Healthcare: A Canadian Explains What the U.S. Does Better

Healthcare: A Canadian Explains What the U.S. Does Better

Last week’s article explained the differences between “Medicare for All”, “Single Payer”, “Universal Healthcare” and “Socialized Medicine”. If you missed that explanation you can read it here.

When it comes to healthcare economics there are suppliers, buyers and consumers. “Buyers” are the ones holding the purse. They decide what healthcare services get paid and which ones don’t. “Suppliers” are the physicians, hospitals, and pharmaceutical companies. “Consumers” are those receiving services from the suppliers.

What varies from country to country is the extent to which the Federal government plays the role of buyer. Other than programs like Medicare, Medicaid and Veteran Affairs, our system here in the U.S. relies primarily on private insurance companies to pay for health services under a policy that’s been purchased either directly by a consumer, or by the consumer’s employer.

Growing up in Canada I experienced first-hand a single payer system where the government behaves as the health insurance company. As the debate heats up as to which system is in the best interest of the people, I wanted to clear up a few misconceptions.

What a lot of people don’t realize is that when the government is operating healthcare, they impose cost-saving tactics the same way private insurance companies do. The underlying economic principles may differ but in the end all are designed to influence the cost and consumption of healthcare, sometimes to the detriment of the patient.

Here I look at 4 of the most common economic principles behind healthcare spending, whether it’s the government or a private insurer paying the bill, and where those tactics are most prevalent.

1. Demand-Side Cost Sharing:

is a tactic that uses pricing to encourage consumers to reduce consumption. In healthcare, examples of such tactics appear as:

  • copays
  • deductibles
  • coinsurance
  • tiered pricing
  • stop loss coverage

Most Prevalent:

  • This tactic is relied on almost extensively in employer-funded markets like Japan and the United States and not at all in markets like Canada and Germany.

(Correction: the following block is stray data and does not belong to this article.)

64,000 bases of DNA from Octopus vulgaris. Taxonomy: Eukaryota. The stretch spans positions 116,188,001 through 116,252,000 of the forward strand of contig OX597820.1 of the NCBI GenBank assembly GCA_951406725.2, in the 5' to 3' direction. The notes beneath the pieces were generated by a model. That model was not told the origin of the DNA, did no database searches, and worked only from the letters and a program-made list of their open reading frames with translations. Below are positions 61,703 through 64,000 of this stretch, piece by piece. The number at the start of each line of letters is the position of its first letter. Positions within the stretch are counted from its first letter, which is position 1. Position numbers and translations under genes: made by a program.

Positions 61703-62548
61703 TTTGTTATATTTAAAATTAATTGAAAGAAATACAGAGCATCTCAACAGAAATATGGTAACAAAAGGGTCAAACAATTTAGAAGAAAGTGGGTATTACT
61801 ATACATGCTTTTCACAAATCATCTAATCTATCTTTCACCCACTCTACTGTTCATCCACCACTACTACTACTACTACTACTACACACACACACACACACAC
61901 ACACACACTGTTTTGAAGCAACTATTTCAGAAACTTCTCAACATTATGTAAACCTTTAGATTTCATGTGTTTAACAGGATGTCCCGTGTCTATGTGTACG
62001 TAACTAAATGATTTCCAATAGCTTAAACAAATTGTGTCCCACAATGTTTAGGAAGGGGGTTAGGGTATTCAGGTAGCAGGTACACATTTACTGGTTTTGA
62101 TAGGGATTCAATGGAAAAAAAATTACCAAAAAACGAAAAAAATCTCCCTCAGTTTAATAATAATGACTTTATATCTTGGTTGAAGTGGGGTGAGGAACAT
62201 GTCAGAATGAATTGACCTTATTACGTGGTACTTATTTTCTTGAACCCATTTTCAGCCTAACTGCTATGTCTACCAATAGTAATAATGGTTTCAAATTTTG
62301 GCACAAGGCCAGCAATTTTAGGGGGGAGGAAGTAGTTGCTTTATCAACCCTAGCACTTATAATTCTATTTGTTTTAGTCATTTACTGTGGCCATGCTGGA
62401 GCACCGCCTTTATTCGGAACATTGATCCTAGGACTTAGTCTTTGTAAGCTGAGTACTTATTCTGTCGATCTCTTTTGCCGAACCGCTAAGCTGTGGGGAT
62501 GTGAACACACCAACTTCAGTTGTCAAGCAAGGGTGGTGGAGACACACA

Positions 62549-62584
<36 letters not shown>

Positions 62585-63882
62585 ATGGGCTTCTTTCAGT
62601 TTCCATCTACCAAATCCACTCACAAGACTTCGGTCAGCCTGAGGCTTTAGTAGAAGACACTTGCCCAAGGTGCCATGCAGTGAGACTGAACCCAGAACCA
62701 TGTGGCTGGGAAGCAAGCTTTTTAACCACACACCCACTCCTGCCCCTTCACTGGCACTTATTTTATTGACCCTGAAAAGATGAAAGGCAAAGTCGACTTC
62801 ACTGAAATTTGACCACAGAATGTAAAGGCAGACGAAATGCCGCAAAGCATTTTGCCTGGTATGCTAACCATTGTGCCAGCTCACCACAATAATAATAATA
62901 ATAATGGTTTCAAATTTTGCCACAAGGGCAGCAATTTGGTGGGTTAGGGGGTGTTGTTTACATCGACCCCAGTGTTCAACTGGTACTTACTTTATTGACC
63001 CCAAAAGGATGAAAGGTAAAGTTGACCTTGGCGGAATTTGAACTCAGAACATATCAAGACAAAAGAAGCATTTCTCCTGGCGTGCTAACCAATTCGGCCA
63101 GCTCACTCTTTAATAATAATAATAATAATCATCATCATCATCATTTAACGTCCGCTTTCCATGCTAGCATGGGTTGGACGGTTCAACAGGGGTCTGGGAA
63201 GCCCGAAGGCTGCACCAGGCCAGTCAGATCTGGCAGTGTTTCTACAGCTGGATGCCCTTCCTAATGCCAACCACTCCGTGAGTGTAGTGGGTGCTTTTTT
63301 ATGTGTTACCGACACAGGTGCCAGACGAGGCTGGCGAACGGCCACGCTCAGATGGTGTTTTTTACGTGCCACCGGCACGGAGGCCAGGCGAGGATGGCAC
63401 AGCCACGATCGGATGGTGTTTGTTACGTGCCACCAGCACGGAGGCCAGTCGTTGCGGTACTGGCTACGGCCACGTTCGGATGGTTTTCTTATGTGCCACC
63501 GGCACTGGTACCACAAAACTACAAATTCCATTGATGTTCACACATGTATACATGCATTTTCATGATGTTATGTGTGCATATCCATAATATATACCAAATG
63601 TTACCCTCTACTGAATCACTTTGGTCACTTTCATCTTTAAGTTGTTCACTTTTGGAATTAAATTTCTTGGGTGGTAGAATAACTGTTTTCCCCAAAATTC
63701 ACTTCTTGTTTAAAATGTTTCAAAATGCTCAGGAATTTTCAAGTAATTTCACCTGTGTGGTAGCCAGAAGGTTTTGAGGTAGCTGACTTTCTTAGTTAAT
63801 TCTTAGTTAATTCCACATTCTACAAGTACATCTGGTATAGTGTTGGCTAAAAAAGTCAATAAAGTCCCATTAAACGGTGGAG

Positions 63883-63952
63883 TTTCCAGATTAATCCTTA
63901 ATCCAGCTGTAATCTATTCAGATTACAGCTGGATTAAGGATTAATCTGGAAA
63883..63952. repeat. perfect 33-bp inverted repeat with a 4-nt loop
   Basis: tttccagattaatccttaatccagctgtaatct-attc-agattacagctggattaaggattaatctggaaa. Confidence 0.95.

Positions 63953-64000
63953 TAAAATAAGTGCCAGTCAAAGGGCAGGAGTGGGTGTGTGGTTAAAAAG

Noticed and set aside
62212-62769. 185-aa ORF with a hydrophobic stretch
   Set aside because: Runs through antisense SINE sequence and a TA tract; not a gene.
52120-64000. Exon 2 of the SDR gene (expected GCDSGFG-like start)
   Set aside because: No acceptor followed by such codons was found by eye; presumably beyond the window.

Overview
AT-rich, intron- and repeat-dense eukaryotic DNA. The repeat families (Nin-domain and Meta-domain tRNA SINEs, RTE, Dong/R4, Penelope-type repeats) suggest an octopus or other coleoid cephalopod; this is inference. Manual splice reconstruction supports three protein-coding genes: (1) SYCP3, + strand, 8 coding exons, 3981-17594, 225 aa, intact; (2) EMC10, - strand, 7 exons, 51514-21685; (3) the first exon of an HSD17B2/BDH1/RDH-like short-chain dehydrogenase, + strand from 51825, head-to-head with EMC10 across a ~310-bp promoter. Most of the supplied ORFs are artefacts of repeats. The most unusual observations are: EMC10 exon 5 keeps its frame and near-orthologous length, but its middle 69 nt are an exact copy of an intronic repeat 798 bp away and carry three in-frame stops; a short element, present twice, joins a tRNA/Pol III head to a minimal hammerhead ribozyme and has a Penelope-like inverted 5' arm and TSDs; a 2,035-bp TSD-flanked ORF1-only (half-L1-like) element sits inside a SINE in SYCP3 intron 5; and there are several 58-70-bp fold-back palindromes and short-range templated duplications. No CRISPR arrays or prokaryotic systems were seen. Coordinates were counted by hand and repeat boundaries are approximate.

Pro:
Consumers are made to have “skin in the game” by having to assume some of the financial responsibility for the healthcare they receive.

Con:
Suppliers (physicians, hospitals and pharmaceutical companies) typically bill out at a higher rate when a private insurer is paying the bill. As such, we’ve lost sight of the true cost of healthcare in America. Hospitals and pharmaceutical companies are the biggest drivers of healthcare inflation in the United States. Hospital costs per enrollee have been nearly static for Medicare and Medicaid recipients since 2008, whereas they’ve grown by more than 60% for the privately insured.

2. Supply-Side Cost Sharing:

is a tactic that uses pricing to motivate suppliers to reduce utilization and/or payments per unit.

Most Prevalent:

  • Medicare and Veteran Affairs (VA) health systems (U.S.)
  • Single-Payer healthcare systems like Canada and Germany

In single-payer systems the government behaves as the “buyer” of healthcare services, and the “suppliers” are physicians, hospitals and pharmaceutical companies.

The “buyer” (Federal government) regulates how much the supplier (physicians, hospitals and pharmaceutical companies) can charge for services delivered under these programs. Reimbursing physicians, hospitals & pharmaceutical companies according to a set fee schedule allows the government to cap the amount they spend per unit.

Pro:
Price ceilings help to control costs by eliminating billing variances by suppliers (physicians, hospitals and pharmaceutical companies), allowing the buyer (Federal government) to stretch healthcare dollars further.

Con:
Forced to accept pre-determined reimbursement rates for the services they deliver, suppliers are motivated to make up in volume what they are losing per unit cost.

For example – if an American physician makes $250.00 per office visit and a Canadian physician is only being reimbursed $125.00 by the Federal government for the services he provides, then the Canadian physician has to see twice the number of patients as the American physician in order to make the same amount of money. This translates to over-crowded waiting rooms and longer wait times for Canadian patients.

3. Non-Price Rationing:

This tactic sets limits on the quantity of key resources available such as hospital beds, imaging equipment or number of physicians.

Most Prevalent:

  • Veteran Affairs (VA) health system (U.S.)
  • Single payer systems like Canada